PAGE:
It is also necessary to ensure that the youth population enjoy social protection and have rights at work. Furthermore, it is important “to encourage them to join workers ‘and employers’ organizations, so that they can be represented in the tripartite dialogue.” In short, the ILO considers it essential promote policies that create decent jobs for young women and men.
Reduce the increase of “NEETs” with flexible educational and labor policies
The study notes that rate of young “ninis” has increased worldwide: in 2015 this was 21.7% and in 2019 it was 22.4%. In Spain, specifically, the “NEET” rate in 2019 was 14.9%, according to data from Education and Traininig Monitor 2019, of the European Commission.
Of the 1,300 million in the world, 267 million are “ninis” and 273 million are expected to be registered in 2021. Furthermore, two-thirds of these, namely 181 million, are women.
“It is clear that their full potential is not being realized, although many may be contributing to the economy through unpaid work, which is particularly the case for young women,” the ILO says in the report.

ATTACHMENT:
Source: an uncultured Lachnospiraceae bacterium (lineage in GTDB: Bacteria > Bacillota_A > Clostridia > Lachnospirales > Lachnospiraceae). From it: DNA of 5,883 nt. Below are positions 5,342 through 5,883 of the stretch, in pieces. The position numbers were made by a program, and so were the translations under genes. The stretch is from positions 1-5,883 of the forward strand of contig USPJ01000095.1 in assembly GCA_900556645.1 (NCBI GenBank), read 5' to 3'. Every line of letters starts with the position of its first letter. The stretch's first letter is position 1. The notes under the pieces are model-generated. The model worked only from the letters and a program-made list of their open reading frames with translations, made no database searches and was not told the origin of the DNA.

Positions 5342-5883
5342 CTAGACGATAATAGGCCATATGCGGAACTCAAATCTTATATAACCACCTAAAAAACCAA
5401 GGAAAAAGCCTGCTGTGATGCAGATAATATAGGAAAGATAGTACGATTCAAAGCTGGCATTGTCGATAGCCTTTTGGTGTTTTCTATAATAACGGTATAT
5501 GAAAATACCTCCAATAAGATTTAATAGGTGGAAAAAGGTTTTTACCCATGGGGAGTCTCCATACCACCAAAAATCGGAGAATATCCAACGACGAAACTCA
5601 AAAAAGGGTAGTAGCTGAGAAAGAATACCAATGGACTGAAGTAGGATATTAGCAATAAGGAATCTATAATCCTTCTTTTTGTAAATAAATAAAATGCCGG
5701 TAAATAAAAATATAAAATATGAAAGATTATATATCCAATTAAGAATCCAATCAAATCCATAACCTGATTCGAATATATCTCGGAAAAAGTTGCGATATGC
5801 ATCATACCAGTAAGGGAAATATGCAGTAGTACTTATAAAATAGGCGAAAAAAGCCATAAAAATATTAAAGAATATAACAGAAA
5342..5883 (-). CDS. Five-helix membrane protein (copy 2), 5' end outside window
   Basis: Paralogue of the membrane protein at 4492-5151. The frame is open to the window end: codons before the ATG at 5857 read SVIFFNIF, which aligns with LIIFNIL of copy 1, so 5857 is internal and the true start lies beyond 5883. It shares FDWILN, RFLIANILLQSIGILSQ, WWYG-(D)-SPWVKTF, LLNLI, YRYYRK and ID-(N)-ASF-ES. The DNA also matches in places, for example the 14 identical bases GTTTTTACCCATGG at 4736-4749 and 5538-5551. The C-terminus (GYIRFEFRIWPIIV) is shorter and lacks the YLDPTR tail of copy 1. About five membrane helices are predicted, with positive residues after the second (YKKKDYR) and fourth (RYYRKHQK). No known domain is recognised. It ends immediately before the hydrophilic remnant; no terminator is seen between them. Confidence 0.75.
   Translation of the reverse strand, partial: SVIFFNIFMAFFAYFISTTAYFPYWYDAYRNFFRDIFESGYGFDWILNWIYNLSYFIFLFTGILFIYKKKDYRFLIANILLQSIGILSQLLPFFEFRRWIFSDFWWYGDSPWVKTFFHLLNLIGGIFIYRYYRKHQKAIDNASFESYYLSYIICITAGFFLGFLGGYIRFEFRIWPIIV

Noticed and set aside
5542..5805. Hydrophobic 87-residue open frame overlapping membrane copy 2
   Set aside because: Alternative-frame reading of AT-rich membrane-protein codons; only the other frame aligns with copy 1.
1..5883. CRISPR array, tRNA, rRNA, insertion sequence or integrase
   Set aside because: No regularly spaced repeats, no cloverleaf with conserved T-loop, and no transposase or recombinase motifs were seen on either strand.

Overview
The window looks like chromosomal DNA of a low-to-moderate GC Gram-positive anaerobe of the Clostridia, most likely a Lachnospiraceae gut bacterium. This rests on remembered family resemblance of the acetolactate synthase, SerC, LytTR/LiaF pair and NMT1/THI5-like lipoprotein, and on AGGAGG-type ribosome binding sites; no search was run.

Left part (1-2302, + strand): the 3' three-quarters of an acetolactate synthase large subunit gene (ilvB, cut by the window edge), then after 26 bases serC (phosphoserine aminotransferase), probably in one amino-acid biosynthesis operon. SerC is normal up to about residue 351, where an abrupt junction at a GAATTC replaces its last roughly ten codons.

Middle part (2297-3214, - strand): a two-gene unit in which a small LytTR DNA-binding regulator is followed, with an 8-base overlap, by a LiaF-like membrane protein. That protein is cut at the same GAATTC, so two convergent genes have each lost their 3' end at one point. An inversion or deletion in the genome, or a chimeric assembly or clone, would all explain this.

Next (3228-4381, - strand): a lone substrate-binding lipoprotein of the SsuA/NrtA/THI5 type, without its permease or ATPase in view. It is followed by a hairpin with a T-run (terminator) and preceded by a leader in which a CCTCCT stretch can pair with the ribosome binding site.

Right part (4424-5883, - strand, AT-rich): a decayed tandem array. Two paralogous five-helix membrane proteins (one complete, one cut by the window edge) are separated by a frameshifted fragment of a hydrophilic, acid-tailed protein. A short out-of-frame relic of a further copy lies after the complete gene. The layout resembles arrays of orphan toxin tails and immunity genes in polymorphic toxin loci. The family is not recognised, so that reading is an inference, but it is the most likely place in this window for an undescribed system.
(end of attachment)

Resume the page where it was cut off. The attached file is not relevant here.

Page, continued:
For his part, Sangheon Lee, Director of the ILO Employment Policy Department, stated in the presentation of the report that the disengagement of young people from education and the labor market can hurt your long-term future “and ultimately undermine the socio-economic development of your country“.
The challenge will be to establish adequate policies and measures for each country in order to reduce the “NEET” rate. “The challenge will be to harmonize the flexible approach necessary to offer these young people appropriate policies and measures to change the situation. A one-size-fits-all solution will not do any good,” he added.
In the following video, some key facts about youth employment from the ILO report …
Video: International Labor Organization
Did you know…?
- The world youth population has increased from 1 billion to 1,300, but the number of young people between 15 and 24 years old who participate in the workforce has decreased between 1999 and 2019, going from 568 million to 497 million, respectively, has warned the ILO.
- Globally, young women are twice as likely as young men to be “NEETs.”